The Han: China's Diverse Majority by Agnieszka Joniak-Luthi PDF

By Agnieszka Joniak-Luthi

This ethnography explores modern narratives of "Han-ness," revealing the nuances of what Han identification capability this present day when it comes to that of the fifty-five formally famous minority ethnic teams in China, in addition to on the subject of domestic position identities and the country's nationwide identification. in line with learn she performed between local and migrant Han in Shanghai and Beijing, Aqsu (in Xinjiang), and the Sichuan-Yunnan border region, Agnieszka Joniak-Lüthi uncovers and discusses those id topographies. Bringing into concentration the Han majority, which has lengthy acted as an unexamined backdrop to ethnic minorities, Joniak-Lüthi contributes to the rising box of serious Han stories as she considers how the Han describe themselves―particularly what unites and divides them―as good because the capabilities of Han id and the tactics in which it truly is maintained and reproduced.

The Han will attract students and scholars of up to date China, anthropology, and ethnic and cultural studies.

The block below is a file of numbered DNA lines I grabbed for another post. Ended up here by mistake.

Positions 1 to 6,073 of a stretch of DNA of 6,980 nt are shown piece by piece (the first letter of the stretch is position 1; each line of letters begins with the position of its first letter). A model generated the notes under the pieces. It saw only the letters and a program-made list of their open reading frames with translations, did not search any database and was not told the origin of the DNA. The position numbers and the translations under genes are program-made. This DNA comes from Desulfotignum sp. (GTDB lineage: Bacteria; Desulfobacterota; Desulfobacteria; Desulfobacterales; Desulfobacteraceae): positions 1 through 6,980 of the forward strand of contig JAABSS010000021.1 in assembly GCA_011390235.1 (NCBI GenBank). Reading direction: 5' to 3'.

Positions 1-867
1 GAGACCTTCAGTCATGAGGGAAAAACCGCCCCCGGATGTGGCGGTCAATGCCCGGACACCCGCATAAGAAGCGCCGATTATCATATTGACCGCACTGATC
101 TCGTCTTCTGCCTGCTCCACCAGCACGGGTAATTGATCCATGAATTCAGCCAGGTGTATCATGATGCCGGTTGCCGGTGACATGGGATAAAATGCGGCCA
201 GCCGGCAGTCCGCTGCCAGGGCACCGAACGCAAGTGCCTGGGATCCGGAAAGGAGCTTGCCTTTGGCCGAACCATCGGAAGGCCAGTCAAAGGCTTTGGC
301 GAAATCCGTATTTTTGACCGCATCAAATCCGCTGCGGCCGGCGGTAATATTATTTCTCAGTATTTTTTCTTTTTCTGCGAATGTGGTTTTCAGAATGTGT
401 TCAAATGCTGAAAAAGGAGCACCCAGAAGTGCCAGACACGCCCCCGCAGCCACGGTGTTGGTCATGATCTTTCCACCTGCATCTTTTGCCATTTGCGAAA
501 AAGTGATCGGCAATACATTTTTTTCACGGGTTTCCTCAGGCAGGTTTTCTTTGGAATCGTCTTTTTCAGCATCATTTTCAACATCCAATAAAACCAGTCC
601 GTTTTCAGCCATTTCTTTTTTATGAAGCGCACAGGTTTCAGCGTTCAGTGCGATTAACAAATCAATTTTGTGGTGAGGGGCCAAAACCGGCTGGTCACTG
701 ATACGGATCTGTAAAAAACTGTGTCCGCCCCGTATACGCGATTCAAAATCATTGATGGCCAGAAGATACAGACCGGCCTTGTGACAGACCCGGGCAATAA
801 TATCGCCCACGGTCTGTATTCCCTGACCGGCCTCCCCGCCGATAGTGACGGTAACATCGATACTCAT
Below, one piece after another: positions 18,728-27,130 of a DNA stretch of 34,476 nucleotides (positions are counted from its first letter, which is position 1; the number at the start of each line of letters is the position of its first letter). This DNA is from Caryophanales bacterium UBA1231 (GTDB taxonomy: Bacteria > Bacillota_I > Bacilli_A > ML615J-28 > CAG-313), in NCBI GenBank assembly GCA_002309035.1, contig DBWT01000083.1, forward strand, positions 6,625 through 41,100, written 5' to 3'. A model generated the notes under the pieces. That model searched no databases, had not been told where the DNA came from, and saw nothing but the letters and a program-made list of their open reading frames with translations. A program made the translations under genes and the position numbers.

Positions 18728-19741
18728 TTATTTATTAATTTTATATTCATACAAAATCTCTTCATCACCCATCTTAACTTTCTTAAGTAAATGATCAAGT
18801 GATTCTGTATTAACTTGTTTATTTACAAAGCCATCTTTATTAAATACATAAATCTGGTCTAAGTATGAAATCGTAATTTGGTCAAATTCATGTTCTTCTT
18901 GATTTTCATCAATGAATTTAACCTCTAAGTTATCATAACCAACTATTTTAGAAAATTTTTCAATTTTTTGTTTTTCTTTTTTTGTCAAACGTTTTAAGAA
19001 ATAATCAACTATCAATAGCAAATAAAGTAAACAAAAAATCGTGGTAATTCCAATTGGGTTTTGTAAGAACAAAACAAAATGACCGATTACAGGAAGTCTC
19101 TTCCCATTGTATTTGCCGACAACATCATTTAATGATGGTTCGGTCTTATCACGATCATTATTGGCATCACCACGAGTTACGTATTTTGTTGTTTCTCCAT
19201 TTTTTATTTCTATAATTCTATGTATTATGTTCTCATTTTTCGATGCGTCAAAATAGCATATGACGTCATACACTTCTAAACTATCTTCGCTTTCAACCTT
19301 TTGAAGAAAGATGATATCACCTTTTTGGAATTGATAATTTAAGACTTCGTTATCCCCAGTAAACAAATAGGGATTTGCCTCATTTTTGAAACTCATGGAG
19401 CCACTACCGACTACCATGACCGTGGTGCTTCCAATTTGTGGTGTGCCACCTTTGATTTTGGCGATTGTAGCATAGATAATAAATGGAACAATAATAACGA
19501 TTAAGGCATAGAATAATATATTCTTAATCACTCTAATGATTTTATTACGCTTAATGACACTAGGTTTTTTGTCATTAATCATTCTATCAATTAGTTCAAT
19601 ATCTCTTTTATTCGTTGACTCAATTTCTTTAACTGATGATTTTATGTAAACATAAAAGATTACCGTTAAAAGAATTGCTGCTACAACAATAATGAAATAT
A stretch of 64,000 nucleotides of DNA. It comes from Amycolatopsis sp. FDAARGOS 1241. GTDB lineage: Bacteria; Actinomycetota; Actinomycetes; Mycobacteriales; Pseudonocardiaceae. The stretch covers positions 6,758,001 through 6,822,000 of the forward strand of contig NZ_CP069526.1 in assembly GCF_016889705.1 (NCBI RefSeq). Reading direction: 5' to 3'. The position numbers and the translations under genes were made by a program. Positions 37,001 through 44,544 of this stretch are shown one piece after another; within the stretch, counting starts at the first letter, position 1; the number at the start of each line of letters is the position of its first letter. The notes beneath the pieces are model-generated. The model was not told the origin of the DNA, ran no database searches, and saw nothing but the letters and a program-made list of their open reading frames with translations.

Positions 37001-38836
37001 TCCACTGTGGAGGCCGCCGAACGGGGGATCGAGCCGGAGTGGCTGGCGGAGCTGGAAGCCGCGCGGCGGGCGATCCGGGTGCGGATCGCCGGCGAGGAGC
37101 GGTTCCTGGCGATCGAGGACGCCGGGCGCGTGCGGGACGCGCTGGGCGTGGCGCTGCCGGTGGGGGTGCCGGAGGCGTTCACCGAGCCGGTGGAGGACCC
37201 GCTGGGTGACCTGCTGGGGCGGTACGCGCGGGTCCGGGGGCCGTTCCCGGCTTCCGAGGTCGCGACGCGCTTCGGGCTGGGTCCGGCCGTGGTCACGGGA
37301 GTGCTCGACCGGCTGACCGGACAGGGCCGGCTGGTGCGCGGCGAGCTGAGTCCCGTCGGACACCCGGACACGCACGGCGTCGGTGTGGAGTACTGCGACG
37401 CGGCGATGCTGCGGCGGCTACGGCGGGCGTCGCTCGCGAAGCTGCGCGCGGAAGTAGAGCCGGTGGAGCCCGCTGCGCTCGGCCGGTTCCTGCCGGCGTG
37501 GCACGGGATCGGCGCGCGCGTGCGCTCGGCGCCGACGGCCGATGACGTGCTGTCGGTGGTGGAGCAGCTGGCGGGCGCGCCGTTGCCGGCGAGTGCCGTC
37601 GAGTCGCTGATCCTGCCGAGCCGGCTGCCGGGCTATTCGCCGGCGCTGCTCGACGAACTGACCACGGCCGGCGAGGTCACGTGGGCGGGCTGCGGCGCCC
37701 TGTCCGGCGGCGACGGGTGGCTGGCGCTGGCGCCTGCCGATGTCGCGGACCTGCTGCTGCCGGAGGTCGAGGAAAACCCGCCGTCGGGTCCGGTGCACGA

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The most distant populations were referred to as wai (outside), while those living closer to the center were nei (inside). The savages in the inside zone were further divided into sheng (raw, unfamiliar, uncultured) and shu (cooked, familiar, more cultured), depending on their perceived degree of integration to Han life ways, as discussed below. The “barbarians” were further divided as compass points into the Di (northern), Man (southern), Rong (western) and Yi (eastern) (Eberhard 1942; Müller 1980, 54–╉61; Heberer 1989, 17–╉18).

Decent people” consisted of landlords, farmers, craftsmen, and merchants. “Demeaned people,” on the other hand, were associated with low or despised occupations; at least some of them were former slaves (Eberhard 1962). The déclassé, though Han, were legally excluded from participation in imperial exams and were registered as distinct from decent people. 32 Regarded as improper, their ways of earning a living excluded them from Han-ness by those who had the power to claim Han-ness for themselves and were in a need of an “other” to make their claims viable.

Though de facto constructed and fragmented, it is today a primordially framed identity, just as it was in the communities that identified with it in the past. In this sense, Han-ness is both a new and an old identity. As a collective identifier, it has a long history; yet who was Han and what it meant to be Han has drastically differed from one historical frame to another, and from one location to another. Given, then, that its scope, meaning, and roles continue to shift, Han-ness is also a new and continuously reinvented identity.

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